A real-estate agent was taking preliminary notes the other day at the home of the high school football coach in Massillon, Ohio. There was nothing new about that. Thirteen times in 45 years a Massillon coach has packed up and left, sometimes in triumph, sometimes in despair, but always with the knowledge that, for better or worse, he will never find another place like Massillon.
This house at 2034 Hickory St. NE belongs to the Currences—Mike, 45, his wife, Joan, 45, and their children, Becky, 23, a computer engineer with Goodyear, and Todd, 17, a high school junior-to-be and a fine linebacker. In nine years at Massillon High, Mike Currence won 79 games, lost 16, tied two and stayed too long. He may not sell his house right away, but sometime—perhaps soon, perhaps after Todd's graduation—the Currences will be history in Massillon.
"After five years a coach has outlived his usefulness," says Thomas Kimmins, an attorney and the president of the local school board. "That is absolute gospel."
On May 24 Kimmins and the board precipitated a Massillon monsoon when they fired Currence and voted to buy out the remaining two years ($19,330 worth) of his coach-athletic director contract. Currence, who also makes $27,000 a year as a math and phys ed teacher, says he is going to fight his dismissal. On June 19 he filed a seven-count suit in Federal court charging that he was fired for "insufficient reasons," that he was denied due process and that the board acted in conspiracy against him. He seeks reinstatement as coach—and $1.2 million in damages. But the battle, as Currence knows, is probably symbolic. Massillon has already named a new football coach. "Maybe we're old fogies," says Kimmins, "but that's the way it is."
And that's the way it has been since 1941 when Paul E. Brown packed up his 80-8-2 record and his six state championships in nine seasons and moved from Massillon to the head job at Ohio State and, from there, to professional legend-dom. People around Massillon date the "modern football era" from Brown's ascension in 1932. Until Currence, no coach had stayed as long as Brown, but others have followed his path from Massillon to plum college positions: Chuck Mather (Kansas), Lee Tressel (Baldwin-Wallace), Leo Strang (Kent State) and Bob Commings (Iowa). And Earle Bruce, who won all 20 of his games at Massillon in 1964 and 1965, became an Ohio State assistant and eventually the head coach. Those who weren't good enough to weather the Massillon pressure cooker simply were driven out before they could tarnish the tradition.
The irony is as clear as the big orange M on the jersey of the school's mascot, a tiger cub named Obie. The Booster Club, founded in 1934 by Brown, boasts 2,500 members in a town of 32,600. Junie Studer has hand-painted the paper-covered hoop through which Tiger heroes have ceremonially burst on crisp fall Friday nights for "a good 30 years." Robert (Doc) Immel, who was one of Paul Brown's student managers, has practiced dentistry, tended to his collection of circus memorabilia—he owns an authentic suit of Tom Thumb's underwear—and been a Massillon booster for 39 years. Junior and senior players walk around town in their sideline jackets with numbers on the sleeves during the fall "because it's always been done," as offensive lineman and senior-to-be Joe Luckring says.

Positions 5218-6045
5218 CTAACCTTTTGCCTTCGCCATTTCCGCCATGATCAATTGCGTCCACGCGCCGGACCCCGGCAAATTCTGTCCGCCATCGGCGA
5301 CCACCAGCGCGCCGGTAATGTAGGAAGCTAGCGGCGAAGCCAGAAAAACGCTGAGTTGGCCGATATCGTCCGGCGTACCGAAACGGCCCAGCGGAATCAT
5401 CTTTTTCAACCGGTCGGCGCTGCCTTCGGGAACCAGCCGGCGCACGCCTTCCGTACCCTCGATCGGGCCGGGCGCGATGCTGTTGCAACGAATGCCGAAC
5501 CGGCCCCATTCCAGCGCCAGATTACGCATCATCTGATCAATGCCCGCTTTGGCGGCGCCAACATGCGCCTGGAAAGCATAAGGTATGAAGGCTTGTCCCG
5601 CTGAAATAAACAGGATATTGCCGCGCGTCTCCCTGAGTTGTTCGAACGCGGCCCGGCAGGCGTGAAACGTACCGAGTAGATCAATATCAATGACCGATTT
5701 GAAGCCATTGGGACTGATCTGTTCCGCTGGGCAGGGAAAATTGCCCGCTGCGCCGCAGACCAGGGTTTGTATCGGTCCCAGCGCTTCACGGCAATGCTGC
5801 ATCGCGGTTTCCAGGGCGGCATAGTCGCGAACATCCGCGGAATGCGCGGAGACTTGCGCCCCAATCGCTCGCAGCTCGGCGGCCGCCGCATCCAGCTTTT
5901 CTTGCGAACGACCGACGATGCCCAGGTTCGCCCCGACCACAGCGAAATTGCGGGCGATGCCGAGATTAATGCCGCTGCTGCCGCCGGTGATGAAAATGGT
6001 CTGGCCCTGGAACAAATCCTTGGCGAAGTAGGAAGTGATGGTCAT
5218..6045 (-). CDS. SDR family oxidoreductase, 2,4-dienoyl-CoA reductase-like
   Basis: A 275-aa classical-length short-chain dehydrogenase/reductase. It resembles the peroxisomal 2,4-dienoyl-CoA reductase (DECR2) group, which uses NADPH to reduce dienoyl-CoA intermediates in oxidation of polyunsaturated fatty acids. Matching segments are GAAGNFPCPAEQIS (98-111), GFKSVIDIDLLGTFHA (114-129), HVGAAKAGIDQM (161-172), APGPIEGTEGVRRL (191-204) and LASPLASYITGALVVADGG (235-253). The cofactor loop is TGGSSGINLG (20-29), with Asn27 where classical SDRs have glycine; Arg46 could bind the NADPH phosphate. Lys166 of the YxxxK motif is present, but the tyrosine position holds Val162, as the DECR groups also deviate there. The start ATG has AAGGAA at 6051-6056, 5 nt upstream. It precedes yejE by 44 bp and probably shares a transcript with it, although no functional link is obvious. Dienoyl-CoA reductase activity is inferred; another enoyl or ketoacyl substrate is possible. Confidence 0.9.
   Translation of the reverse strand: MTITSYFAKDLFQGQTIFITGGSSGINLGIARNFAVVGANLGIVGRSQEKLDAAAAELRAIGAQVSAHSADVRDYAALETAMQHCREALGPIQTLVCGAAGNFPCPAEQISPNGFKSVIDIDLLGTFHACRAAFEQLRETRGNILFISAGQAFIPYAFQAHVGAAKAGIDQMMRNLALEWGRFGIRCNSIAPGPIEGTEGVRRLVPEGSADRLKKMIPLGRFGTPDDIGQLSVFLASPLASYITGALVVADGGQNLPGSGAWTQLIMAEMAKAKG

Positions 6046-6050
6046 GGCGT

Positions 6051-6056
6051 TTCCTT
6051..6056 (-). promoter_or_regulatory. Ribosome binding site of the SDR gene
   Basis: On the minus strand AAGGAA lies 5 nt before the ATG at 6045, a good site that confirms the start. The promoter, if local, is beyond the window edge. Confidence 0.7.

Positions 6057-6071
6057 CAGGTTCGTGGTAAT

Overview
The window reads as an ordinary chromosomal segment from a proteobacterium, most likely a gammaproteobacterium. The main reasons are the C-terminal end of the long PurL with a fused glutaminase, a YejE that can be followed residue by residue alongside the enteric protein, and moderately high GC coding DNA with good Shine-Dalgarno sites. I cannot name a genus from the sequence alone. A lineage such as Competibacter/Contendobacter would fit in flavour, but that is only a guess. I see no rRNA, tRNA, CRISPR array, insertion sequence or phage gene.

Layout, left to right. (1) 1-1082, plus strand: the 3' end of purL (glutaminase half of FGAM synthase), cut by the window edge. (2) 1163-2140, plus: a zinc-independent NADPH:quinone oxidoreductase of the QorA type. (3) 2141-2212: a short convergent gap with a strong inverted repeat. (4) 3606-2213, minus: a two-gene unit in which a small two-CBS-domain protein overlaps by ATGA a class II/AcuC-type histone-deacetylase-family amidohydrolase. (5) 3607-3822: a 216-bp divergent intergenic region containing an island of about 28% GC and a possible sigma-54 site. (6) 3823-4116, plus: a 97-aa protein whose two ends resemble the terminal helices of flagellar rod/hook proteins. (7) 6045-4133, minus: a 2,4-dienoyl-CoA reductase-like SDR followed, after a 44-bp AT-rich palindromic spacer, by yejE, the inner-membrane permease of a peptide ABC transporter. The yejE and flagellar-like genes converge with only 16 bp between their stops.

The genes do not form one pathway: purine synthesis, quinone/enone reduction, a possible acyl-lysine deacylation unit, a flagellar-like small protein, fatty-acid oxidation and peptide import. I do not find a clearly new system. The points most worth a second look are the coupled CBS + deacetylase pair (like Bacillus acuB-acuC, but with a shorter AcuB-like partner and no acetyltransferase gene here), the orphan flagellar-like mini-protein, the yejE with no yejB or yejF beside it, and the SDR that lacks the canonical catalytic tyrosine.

But the head coach? He moves on.
"The funniest thing about this job," said Currence, who wasn't laughing, "is that I could never truly say it was my team. It's the town's team."
The school board says Currence was fired because his public support had eroded. But the nebulousness of that explanation might give the board trouble should Currence press his lawsuit. It could also give impetus to the petition campaign started by Cameron Speck, a p.r. man for the state highway department, to ask for the board's resignation.
There is no doubt that some Massillonians, not the least of them being members of the school board, grew disenchanted with Currence after he tried to hire two assistants from outside the district to be his offensive and defensive coordinators for the '85 season. Kimmins called the assistant issue the "red flag" that brought to the surface the other reasons for the firing, reasons that bubble away in a small-town olla podrida: He played this kid too much, this kid not enough, this kid at the wrong position, this kid at the wrong time. He offended this member of the board, this member of the Booster Club. He was too vocal on this, he didn't speak out on that. He should have scheduled this team, he shouldn't have scheduled that team.